Syrian Army Inflicts Heavy Damages to ISIL Near Homs’ T4 Airbase
The ISIL has launched several offensives on T4 airbase in Homs province despite the allegations by some dissident media sources that the airbase is under the ISIL's siege.
"Tough battle is underway around T4 airbase and the ISIL is trying to seize the airbase in the Eastern part of Homs province," the Arabic-language Qassiyoun news website affiliated to the Syrian dissidents reported; FNA reported.
Meantime, the Syrian army has launched artillery and missile attacks on the ISIL's military positions.
The Russian fighter jets also launched aerial attacks on the surrounding areas of T4 airbase to block the ISIL's advances towards the airbase.
T4 airbase is located 25 kilometers from al-Shaer gas filed and is 100 kilometers to the East of Homs.
In November 2014, the ISIL terrorists had laid siege on T4 airbase but failed to capture it after the terrorist group seized al-Shaer and Jahar gas fields.
Earlier on Monday, several hundred more of Syrian Army soldiers arrived in areas near the ancient city of Palmyra (Tadmur) in Eastern Homs to join government forces' imminent operation to take back the historic city from the ISIL terrorists.
According to the reports, the fresh forces and their comrades in the region are about to recapture the heights near Palmyra, and then target ISIL's gatherings and movements inside Palmyra with the back up of the Russian warplanes and the army's artillery units.
ISIL kicked off a large-scale operation with thousands of forces to take control of Palmyra that was liberated by the army men in March 2016.
The ISIL took control over some energy fields and strategic heights and approached Palmyra.
The terrorist group finally entered the city of Palmyra on Saturday night, but the Russian and Syrian forces could repel their attacks, killing hundreds of them. Yet, the terrorists could take the city on late on Sunday.
The Russian Defense Ministry announced on Sunday that Syrian Army soldiers with aerial support of Russian fighter jets killed over 300 terrorists.
"During the (Saturday) night, Syrian government forces, actively supported by the Russian Aerospace Forces, repelled all attacks by (ISIL) terrorists on (government positions in) Palmyra. The invading side actively used car bombs, armor and rocket artillery systems," the ministry's statement read.
According to Moscow, the Russian warplanes conducted 64 airstrikes on the militants' positions and reserves, while eleven battle tanks and infantry fighting vehicles, 31 cars with heavy machineguns were destroyed, and over 300 militants were killed.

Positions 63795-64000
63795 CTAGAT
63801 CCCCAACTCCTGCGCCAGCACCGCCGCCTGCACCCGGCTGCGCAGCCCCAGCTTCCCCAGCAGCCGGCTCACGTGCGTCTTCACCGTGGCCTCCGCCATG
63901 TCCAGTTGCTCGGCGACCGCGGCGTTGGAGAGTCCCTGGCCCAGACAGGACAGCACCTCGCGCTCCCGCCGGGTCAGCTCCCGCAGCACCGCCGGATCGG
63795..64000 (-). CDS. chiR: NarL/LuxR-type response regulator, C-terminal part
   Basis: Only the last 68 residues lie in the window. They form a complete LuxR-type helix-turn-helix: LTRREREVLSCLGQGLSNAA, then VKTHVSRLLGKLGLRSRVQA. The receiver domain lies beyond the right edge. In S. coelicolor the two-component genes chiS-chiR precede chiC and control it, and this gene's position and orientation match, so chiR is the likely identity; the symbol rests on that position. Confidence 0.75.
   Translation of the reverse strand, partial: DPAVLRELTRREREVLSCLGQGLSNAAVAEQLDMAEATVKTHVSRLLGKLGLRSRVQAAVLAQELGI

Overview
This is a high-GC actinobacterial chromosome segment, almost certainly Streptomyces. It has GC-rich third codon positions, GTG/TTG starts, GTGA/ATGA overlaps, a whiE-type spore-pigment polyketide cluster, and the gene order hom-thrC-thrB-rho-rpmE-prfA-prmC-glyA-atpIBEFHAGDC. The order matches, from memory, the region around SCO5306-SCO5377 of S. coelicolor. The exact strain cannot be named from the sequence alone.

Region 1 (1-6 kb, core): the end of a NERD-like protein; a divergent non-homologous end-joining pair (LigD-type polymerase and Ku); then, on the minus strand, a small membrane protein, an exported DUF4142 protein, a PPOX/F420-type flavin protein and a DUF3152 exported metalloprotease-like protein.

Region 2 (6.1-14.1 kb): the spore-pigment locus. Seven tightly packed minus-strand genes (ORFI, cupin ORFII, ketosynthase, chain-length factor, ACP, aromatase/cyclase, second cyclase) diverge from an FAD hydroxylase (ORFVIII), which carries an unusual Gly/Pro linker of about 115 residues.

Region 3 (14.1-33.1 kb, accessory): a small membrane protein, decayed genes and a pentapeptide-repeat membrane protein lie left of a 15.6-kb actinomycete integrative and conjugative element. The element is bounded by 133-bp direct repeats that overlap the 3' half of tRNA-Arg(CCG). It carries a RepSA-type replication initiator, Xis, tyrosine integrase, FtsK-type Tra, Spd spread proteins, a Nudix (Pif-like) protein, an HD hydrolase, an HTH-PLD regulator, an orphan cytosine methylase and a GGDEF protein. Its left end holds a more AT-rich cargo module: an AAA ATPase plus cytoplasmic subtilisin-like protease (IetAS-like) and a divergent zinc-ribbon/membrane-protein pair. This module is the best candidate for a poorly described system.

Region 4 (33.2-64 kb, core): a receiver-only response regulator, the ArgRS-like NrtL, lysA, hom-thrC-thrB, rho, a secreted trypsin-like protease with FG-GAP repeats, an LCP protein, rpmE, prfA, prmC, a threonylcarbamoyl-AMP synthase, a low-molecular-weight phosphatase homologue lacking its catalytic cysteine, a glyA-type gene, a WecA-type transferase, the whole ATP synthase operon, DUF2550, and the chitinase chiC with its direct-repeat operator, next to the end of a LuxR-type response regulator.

4,000 fighters of the ISIL carried out again a large-scale offensive against government positions in Palmyra from several flanks and finally managed to capture the city, while only 800 army soldiers were defending the city and there was no possibility for aerial coverage by the Russian and Syrian warplanes due to bad weather.
The Russia's center for Syrian reconciliation noted ISIL had moved considerable forces from their stronghold of Raqqa, while more forces and equipment were relocated from Deir Ezzur.
The center cited intelligence data that ISIL had moved up to 5,000 fighters to the cities of Raqqa and Deir Ezzur from the Iraqi stronghold of Mosul.
Meanwhile, Homs Governor Talal Barazi announced that Syrian government forces managed to evacuate some 80 percent of Palmyra population, the fate of the rest is a cause for concern.
Some 80 percent of Palmyra residents have been evacuated, we are concerned with the fate of those who are remaining there, Barazi said in a statement on Sunday, adding that the Syrian army with allies is regrouping promptly, suggesting that control over Palmyra could be reestablished in the near future.
The Syrian Army, backed by the Syrian and Russian Aerospace Forces, liberated Palmyra in March, 2016, nearly a year after it was captured by ISIL in May 2015.
During the invasion, terrorists had cruelly destroyed a major portion of the historic sites in the city. UNESCO Chief Irina Bokova had warned that ISIL militants in both Iraq and Syria were responsible for "the most brutal and systematic" destruction of the ancient heritage since World War II.
Source: Al Alam